Neuroendocrine neoplasms (NENs) comprise a heterogeneous group of tumors, mainly localized in the gastrointestinal system. What characterizes NENs is the expression of hormone receptors on the tumor cell surface, making them accessible for diagnostic and therapeutic approaches (theranostics) using radiolabelled peptides. Somatostatin receptors subtype-two (SST2) play an important role in NENs since they are overexpressed and homogeneously distributed at the surface of the majority of NENs. Accordingly, targeting SST2 for diagnostic and therapeutic purposes has been established. Current research aims at upregulating its expression by epigenetic treatment or improving its targeting via use of alternative radioligands. In addition, recent data suggest a future role of SST antagonists as a diagnostic tool and a potential therapeutic option. Another promising target is the glucagon-like peptide-1 (GLP-1) receptor. Targeting GLP-1R using exendin-4 (GLP-1 analogue) has a high sensitivity for the localization of the often SST2-negative sporadic insulinomas and insulinomas in the context of multiple endocrine neoplasia type-1. Further options for patients with insufficient expression of SST2 involve metaiodobenzylguanidine (MIBG) and the molecular target C-X-C motif chemokine receptor-4 (CXCR4), which have been evaluated for potential theranostic approach in symptomatic NENs or dedifferentiated tumors. Recently, new targets such as the glucose-dependent insulinotropic polypeptide receptor (GIPR) and the fibroblast activation protein (FAP) have been identified in NENs. Finally, minigastrin – a ligand targeting the cholecystokinin-2 (CCK2) receptors in medullary thyroid carcinoma and foregut neuroendocrine tumors – may improve future management of these diseases with currently limited therapeutic options. This review summarises the current approaches and future challenges of diagnostic and therapeutic evaluations in neuroendocrine neoplasms.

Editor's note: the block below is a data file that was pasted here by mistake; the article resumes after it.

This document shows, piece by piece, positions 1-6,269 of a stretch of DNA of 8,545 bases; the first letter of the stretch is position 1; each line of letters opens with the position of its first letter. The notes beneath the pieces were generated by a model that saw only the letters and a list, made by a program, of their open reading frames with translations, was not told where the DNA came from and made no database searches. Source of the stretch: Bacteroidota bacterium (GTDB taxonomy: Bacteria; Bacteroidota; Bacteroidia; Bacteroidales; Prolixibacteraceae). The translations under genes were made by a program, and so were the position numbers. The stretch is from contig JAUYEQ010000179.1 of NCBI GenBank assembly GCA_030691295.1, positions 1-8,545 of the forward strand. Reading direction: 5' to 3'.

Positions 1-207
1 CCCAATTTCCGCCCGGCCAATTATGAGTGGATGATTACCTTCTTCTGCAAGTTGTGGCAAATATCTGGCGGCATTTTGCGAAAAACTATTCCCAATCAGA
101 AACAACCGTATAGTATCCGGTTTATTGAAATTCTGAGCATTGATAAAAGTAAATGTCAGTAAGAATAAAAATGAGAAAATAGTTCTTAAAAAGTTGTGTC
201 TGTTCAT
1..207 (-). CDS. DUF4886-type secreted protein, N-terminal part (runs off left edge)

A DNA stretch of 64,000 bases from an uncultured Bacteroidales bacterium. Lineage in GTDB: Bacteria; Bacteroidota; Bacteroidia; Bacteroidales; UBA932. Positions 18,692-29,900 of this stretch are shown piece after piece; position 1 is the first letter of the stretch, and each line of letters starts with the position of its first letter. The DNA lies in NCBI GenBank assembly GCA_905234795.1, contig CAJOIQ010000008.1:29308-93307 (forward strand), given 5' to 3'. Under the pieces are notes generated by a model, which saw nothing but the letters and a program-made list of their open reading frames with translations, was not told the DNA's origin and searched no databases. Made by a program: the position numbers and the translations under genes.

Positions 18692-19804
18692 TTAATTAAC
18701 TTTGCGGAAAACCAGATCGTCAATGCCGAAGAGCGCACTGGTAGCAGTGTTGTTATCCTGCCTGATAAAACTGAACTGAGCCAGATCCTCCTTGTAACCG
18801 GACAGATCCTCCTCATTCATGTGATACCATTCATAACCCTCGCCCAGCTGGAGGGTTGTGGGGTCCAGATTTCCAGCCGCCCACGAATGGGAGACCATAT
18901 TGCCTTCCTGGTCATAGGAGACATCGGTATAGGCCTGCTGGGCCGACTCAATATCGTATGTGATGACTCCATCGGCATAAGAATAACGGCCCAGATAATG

Bibliographical noteFunding Information:
JR is supported by a grant from the Swiss National Science Foundation (SNF-181720). The different studies for this review were supported by the Swiss National Science Foundation (grant number 320030_152938 to EC) and the Desirée and Niels Yde Foundation (grant number 389-12 to DW), which had no role in study design, data collection, analysis, interpretation or writing of the report.
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